The court also noted that the settling exclusion was in a list of other limitations on coverage that generally fell into a category of "wear and tear" items with which the loss was either inevitable or gradual. Consequently, it interpreted the settling limitation on overage narrowly so as ordinarily not to include abrupt and violent changes brought about by accidents rather than the passage of time. So construed, settling caused by water gushing from a broken pipe would appear reasonably to be covered, while settling caused by gradual and natural shifting of soil would not be covered. See 8 P.3d at 1139-41. The West court also noted that authorities such as Couch on Insurance have defined settling as taking place when "the soil compacts downward vertically over time." See 8 P.3d at 1140. See also 8 P.3d at 1143-44 (invoking Couch on Insurance in further support of its holding).


Phoenix Indemnity Insurance Company v. Pulis, 9 P.3d 636 (New Mexico Supreme Court, Aug. 17, 2000)

Larry and Lynette Pulls purchased automobile insurance and executed a "named driver" exclusion providing that the insurance did not apply "while any motor vehicle is driven or operated by" Michael, their teenage son. Named driver exclusions are offered by insurers in return for a reduced premium by eliminating coverage for "high risk" drivers in the insured family, such as teenagers or family members with bad driving records. See 9 P.3d at 643. The effect of the exclusion came into play after a tragic accident. Michael and his brother, Steven, were on a visitation with their biological father, Donald Reese, and another boy (Kevin) when Reese permitted Michael to drive Reese's uninsured pickup truck. Michael's abrupt starting and stopping of the truck caused Kevin to fail, and his hunting rifle discharged, killing Steven instantly. See 9 P.3d at 641-42.

The Pulises filed an uninsured motorist (UM) claim against their policy with Phoenix for Steven's death on the theory that had the Reese pickup truck been insured, Reese's negligence in letting Michael drive the truck with Kevin armed in the flatbed would have made Reese liable, making the truck's liability policy limits (had there been coverage) payable to the Pulises for the wrongful death of their son. Phoenix denied coverage, pointing to the named driver exclusion: Michael specifically was carved out of the Pulis policy, and Michael was driving the truck when the tragic accident happened.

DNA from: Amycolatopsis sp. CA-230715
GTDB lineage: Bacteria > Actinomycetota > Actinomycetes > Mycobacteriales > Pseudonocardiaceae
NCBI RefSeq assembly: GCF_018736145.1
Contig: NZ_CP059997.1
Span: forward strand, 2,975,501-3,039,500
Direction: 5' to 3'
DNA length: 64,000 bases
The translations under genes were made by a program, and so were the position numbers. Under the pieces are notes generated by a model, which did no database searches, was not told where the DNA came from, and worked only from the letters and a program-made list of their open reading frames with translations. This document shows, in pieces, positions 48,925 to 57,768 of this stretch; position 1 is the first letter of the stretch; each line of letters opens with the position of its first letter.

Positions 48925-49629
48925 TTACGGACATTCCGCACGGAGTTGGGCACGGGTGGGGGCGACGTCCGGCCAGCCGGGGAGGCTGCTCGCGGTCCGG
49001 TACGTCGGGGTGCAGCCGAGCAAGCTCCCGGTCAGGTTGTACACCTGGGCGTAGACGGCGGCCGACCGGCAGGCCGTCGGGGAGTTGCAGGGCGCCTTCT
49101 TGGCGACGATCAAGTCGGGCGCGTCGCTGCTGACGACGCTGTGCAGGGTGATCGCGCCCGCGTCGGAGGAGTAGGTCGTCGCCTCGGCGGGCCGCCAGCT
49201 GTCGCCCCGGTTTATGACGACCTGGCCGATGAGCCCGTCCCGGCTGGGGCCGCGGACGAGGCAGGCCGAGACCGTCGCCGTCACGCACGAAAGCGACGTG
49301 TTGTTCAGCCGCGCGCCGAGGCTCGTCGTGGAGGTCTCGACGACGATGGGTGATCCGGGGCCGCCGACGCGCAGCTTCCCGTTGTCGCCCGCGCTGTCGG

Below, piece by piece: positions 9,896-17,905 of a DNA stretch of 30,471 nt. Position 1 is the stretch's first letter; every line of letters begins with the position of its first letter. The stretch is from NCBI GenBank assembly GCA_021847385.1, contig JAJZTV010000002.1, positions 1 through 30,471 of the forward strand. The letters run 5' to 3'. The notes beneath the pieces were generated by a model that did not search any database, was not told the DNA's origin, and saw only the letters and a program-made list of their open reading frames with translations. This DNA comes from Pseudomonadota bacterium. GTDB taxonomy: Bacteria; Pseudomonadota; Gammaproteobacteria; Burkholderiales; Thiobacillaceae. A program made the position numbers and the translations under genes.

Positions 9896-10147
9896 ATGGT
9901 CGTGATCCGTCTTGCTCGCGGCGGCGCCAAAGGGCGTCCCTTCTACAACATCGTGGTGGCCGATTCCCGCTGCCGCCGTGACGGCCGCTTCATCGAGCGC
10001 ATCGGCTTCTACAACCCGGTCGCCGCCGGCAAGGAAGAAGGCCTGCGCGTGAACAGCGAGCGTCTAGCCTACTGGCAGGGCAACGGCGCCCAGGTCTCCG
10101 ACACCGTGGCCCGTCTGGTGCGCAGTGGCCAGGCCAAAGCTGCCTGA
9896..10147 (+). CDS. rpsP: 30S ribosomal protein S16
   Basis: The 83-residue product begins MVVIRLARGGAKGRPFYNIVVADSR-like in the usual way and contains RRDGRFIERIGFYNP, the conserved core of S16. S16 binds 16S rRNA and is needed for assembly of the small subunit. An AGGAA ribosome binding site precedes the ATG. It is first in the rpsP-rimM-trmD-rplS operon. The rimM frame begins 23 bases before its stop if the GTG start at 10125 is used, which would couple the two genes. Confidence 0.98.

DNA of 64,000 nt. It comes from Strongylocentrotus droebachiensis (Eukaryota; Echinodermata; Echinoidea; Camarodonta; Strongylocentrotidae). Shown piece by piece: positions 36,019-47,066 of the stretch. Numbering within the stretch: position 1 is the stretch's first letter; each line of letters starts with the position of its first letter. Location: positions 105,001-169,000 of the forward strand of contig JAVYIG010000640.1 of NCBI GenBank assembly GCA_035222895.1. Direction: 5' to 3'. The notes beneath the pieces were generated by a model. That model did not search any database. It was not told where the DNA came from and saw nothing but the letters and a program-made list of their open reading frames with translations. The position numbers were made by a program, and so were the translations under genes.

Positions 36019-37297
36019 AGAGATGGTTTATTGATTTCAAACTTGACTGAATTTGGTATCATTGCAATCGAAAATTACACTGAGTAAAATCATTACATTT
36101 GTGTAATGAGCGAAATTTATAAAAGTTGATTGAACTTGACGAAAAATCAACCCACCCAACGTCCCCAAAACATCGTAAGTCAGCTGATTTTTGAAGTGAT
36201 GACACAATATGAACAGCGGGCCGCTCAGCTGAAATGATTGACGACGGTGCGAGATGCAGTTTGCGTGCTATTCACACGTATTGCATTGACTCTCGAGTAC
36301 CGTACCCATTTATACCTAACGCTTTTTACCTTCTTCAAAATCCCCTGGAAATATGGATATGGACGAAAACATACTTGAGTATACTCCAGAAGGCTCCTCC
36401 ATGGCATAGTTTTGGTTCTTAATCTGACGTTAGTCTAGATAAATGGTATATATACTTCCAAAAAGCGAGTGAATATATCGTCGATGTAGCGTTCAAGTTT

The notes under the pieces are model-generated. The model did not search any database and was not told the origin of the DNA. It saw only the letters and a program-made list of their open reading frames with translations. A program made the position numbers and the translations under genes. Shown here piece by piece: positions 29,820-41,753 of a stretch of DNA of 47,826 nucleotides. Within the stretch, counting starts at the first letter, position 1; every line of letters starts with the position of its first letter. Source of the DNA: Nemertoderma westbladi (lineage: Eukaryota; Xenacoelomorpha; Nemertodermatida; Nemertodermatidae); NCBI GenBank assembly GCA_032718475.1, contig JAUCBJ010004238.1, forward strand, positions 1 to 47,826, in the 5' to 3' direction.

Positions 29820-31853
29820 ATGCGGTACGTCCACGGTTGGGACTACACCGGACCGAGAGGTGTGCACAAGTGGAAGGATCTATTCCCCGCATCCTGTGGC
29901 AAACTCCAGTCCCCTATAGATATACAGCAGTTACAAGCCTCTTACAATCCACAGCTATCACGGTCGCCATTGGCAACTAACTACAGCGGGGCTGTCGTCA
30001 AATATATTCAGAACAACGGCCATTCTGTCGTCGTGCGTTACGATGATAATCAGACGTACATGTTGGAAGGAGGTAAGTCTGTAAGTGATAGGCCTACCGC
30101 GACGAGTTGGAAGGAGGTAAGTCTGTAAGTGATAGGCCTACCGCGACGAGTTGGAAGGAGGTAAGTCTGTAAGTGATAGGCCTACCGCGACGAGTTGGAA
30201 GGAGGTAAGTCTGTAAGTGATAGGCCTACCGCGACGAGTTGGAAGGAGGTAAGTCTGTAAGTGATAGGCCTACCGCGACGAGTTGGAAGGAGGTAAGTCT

The trial court saw this as an ironclad defense for Phoenix and granted summary judgment to the insurer. The New Mexico Supreme Court saw it differently and reversed. The basis for the court's decision was the ambiguity created by providing coverages to the Pulls family without adequately explaining to them that these coverages were stripped away for all of them if Michael was the driver of any vehicle when an accident occurred. See 9 P.3d at 942-43.

New Mexico, like most states, provides by statute that UM and underinsured motorist (UIM) coverage must be offered to policyholders. According to the Supreme Court, it is a statute with a "remedial" purpose that should be "liberally" construed. Consequently, "any provision allowing for an exception to uninsured coverage is strictly construed to protect the insured." See 9 P.3d at 642. At the same time, state law also provides that the policyholder may reject UM and UIM coverage, provided that the rejection is clearly made part of the policy by endorsement to the declarations of the policy in a manner that calls the policyholder's attention to the waiver of such coverage in a manner that is clear and unambiguous. See 9 P.3d at 643.

According to the court, Steven, as a class-one insured [named insureds and immediate family], had an expectation of UM coverage if he were injured in an accident involving an uninsured car. Phoenix's policy did not alert the Pulises that they had no UM coverage in an uninsured car driven by Michael. In enacting the UM statute,

"[t]he legislature intended that an injured person be compensated to the extent of liability coverage purchased for his or her benefit."... Allowing Phoenix's exclusion to apply to class-one insureds without notice or disclosure appears to be contrary to the legislature's purpose.

Considering the application and policy together, we are persuaded there is an ambiguity created by the election of UM coverage [by the Pulises] and the driver-exclusion agreement [also accepted by the Pulises]. The auto application and policy do not clearly and explicitly define the limits of insured UM coverage for class-one insureds when the driver is a named excluded driver.

Phoenix disclosed other specific situations in which no UM coverage existed for the insureds.... In total, the liability exclusion section details twenty scenarios where liability coverage is excluded. No such section exists for the named-driver exclusion provision; rather, the provision merely states that "no liability or obligation of any kind shall be attached."

On [their] face, the exclusionary provisions contained in Phoenix's policy are silent as to their applicability to a class-one insured when he or she is a passenger in an uninsured automobile operated by a named excluded driver. . . . The express language of the application only informs a lay person that the named driver is excluded. That is not sufficient notice that class-one insureds are excluded.

We conclude that the excluded-driver provision did not exclude Steven from UM coverage. In reaching this conclusion we do not preclude all named-driver exclusions. We believe that an insurance company can validly exclude high-risk drivers from any and all coverage; but to do so, they are required to adequately inform an insured of the consequences to all class-one insureds of excluding that driver. This requires written disclosure within the body of the application and policy detailing the lack of UM coverage available to named insureds as well as to household members when they elect to exclude a driver or actual notice of the limitations on coverage.